Israel Sparks Security Crisis After Judicial Overhaul
The US expressed concerns about Israel’s “rushed judiciary overhaul” and the implications it could have on the country’s security. Washington sent the CENTCOM commander on a quick trip to Israel after the Israel Defense Forces (IDF) chief spokesperson Rear Adm. Daniel Hagari said the country’s military readiness could be affected.
Lt. Gen. Herzi Halevi, the IDF chief of staff, said they have tried to stay out of the current discourse. “But given its current prominence in Israeli society, we got caught up in it, and our unity was impaired. It is our duty to prevent these cracks from widening.” 1,142 air force reservists announced last week they would end their volunteer duty in protest of Prime Minister Benjamin Netanyahu’s decision to overhaul the judiciary. The Israel Air Force relies heavily on the reserve pilots for its combat and reconnaissance missions.
A reservist said it was one of the most difficult decisions he ever made in his life. “I came to the conclusion that this government is the biggest danger that Israel faces right now. More than any external enemy or threat, be it Iran, Hezbollah, anyone out there. Since I don’t believe in violence inside Israel, the only option that I was left with is to stop serving in reserve, because I don’t want to serve a dictatorship.”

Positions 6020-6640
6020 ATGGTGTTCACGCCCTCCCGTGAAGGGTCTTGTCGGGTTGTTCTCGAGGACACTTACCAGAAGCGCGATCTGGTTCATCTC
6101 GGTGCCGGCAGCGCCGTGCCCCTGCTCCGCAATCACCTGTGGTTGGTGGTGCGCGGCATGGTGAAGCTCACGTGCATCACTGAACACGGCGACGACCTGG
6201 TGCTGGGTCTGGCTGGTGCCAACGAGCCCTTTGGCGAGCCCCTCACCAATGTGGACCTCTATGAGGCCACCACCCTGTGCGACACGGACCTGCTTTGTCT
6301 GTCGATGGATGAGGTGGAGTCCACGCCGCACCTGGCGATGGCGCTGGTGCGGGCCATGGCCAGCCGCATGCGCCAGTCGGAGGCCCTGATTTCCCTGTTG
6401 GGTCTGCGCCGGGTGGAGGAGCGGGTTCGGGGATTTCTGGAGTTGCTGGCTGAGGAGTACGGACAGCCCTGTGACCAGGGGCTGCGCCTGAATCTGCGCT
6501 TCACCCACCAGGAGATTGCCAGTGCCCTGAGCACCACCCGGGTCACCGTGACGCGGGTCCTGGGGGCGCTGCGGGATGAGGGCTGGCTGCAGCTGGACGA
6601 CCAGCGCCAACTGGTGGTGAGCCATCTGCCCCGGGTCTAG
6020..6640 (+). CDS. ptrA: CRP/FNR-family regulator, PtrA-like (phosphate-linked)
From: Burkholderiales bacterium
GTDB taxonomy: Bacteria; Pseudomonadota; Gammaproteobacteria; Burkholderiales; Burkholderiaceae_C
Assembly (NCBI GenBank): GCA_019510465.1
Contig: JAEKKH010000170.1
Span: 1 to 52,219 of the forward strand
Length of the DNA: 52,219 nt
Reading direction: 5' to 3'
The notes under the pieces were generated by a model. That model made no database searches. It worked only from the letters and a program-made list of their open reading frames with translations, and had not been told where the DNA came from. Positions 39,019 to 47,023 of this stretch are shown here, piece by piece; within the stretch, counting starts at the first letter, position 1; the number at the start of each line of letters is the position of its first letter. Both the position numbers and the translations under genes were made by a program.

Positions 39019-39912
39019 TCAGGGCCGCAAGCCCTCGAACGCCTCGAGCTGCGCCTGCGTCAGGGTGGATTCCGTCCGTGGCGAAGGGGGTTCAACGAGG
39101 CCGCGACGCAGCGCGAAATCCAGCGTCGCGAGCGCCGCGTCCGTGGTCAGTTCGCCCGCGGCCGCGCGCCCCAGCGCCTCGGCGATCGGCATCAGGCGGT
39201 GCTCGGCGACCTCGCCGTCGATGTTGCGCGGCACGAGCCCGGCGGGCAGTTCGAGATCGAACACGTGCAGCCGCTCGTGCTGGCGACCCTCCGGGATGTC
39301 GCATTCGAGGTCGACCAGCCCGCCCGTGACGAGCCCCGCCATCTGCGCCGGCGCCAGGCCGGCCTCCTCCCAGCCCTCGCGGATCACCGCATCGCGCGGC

Chuck Freilich, a senior researcher at The Institute for National Security Studies (INSS) in Tel Aviv, said Israel is at a historical inflection point in which extreme measures may have to be taken to endure the country’s fundamental character of democracy. Yiftach Golov, a disabled IDF veteran, said the reservists are the backbone of the IDF. “They comprise the majority, the bigger fraction of the IDF, with strength in numbers and higher expertise.”
Netanyahu failed to take into consideration the country’s security when he went ahead with the judiciary overhaul.